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As a stay at home mum, I think there are two aspects of super I specifically need to be aware of: Spouse contributions and the Government Co-contribution

A lot of us mums at home with the kids will have superannuation funds from previous jobs. If we are not working, nothing is being added to these investments as there is no employer contribution. (apart from, hopefully, earnings!)

However, it is possible for your husband or partner to make a contribution to your super fund as a 'spouse' payment.

Why make a Spouse Contribution to Super?

If you continue to build your spouse's superannuation fund as well as the main income earner's, this will ensure that your retirement income is from two sources. This may be beneficial from a tax perspective. You

If you choose not to take an income from your super fund, but instead withdraw the benefits as a lump sum in retirement, you will be able to access two tax-free thresholds, which in effect allows you access to a larger tax free super lump sum

Spouse contributions can be a tax effective way to add money to super, which is already tax favoured.


Superannuation spouse contribution tax offset

The main income earner may be eligible for a tax offset if contributions are made on behalf of their spouse to a complying super fund, or retirement savings account (RSA).

This tax offset applies to contributions made on behalf of non-working or low income-earning spouses, whether married or de facto.

The main income earner maybe able to claim an 18% tax offset on super contributions of up to $3,000 made on behalf of the non-working or low income-earning spouse.


At the time of writing, the main income earner may be entitled to a tax offset of up to $540 (maximum) each financial year if:

  • they did not claim a tax deduction for the contributions
  • both you and your spouse were Australian residents when the contributions were made
  • at the time of making the contributions you and your spouse were living together, and
  • the sum of your (the spouse's) assessable income and total reportable fringe benefits amounts for the financial year was less than $13,800, and
  • the contribution was made to a super fund, which is a complying fund for the income year in which you make the contribution.

Please see the Australian Tax Office for all the details on Spouse Payments.

Government Co-Contribution

The Government aims to encourage lower income earners to contribute to their super, by providing a Government Co-contribution.

If you earn $28,980 or less per year, you can receive $1.50 for every $1 you contribute to your super, up to the maximum super co-contribution, which is $1,500 per year.

(figures are correct for August 2008. For the latest information, please see the Australian Tax Office web site: Super co-contribution)

For those earning between $28,980 and $58,980, the amount of super co-contribution paid for each dollar of personal super contribution reduces on a sliding scale.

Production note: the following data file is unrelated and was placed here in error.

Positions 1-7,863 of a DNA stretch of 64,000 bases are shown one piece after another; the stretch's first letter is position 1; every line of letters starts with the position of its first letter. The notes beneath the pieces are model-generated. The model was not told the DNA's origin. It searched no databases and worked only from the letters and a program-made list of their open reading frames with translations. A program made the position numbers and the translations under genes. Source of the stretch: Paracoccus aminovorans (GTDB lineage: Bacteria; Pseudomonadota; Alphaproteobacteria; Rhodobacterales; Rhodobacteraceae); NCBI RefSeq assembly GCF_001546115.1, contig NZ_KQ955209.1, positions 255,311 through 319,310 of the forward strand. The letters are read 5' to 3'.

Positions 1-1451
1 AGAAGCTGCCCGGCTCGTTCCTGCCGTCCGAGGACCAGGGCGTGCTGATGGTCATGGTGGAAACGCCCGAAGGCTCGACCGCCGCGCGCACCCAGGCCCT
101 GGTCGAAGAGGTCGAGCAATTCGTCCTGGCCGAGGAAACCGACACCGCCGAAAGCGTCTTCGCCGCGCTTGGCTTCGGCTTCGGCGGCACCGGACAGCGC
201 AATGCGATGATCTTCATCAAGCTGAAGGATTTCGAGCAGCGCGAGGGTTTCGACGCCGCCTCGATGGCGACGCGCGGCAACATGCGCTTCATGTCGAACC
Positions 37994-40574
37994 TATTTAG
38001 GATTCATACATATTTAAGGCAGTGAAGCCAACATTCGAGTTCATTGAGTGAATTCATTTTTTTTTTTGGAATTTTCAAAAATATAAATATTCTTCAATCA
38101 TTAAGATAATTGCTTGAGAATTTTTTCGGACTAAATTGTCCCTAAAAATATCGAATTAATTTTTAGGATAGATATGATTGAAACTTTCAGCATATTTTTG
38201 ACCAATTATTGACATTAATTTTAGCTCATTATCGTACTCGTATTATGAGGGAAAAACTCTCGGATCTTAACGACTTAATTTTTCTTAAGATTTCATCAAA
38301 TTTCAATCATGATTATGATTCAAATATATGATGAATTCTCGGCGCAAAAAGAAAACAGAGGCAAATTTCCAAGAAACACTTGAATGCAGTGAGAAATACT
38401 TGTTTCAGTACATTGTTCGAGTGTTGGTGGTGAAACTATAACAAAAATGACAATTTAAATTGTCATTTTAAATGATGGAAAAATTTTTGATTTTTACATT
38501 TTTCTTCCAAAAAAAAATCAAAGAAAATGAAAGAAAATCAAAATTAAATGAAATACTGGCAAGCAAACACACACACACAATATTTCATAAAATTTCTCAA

So, even if you earn a minimum income for the year, if you have savings from your partner's income, you can contribute $1000 to your super fund and receive an additional $1,500 from the Government.

There is no application process for the super co-contribution. It is paid automatically to eligible people who make a personal contribution to their super. To ensure you receive any super co-contribution you are eligible for, your fund must have your tax file number and your personal super contribution must be with your fund before 30 June. The super co-contribution will be paid into your super fund after you have lodged your income tax return.

In order to be eligible for the Government Co-contribution, you must have some earnings for the year. This can be minimal, but 10% or more of your income must come from eligible employment or your own business.

For example, I could earn just $100 this year, doing relief work form Family Day Care. As long as my total income (i.e. any investment income plus my earnings) is $1000 or less, I am eligible for the super co-contribution. My partner and I therefore need to decide whether we think it is a sensible investment for us to put up to $1000 of our savings into my super.

Please note, you should always seek independent advice before making any investment decisions.

More Practical Help:

Budget Options

Are you spending too much money? Do you want to cut back but you're not sure where. This section includes some suggestions to keep the budget on track. (more)


You probably have home or contents insurance or car insurance, but what about Life Insurance or Income Protection Insurance? If you're an at home mum or working part time, there is probably one main income earner. If anything happened to them, how would you survive financially? (more)

Making a Will

Everyone over the age of 18 should have a will, but now that you have children it is even more important. You want to be able to say what happens to them if you are not around, and to make sure they are cared for emotionally and financially. (more)

Saving for your Child's Education

The cost of education is going to be one of the main expenses going forward. In order to reduce the burden of education costs, you can look at the options for starting to save right now. (more)


Government Benefits

Are you aware of the Government benefits for families and what your entitlements are now you have children, even if your partner earns a decent income? (more)



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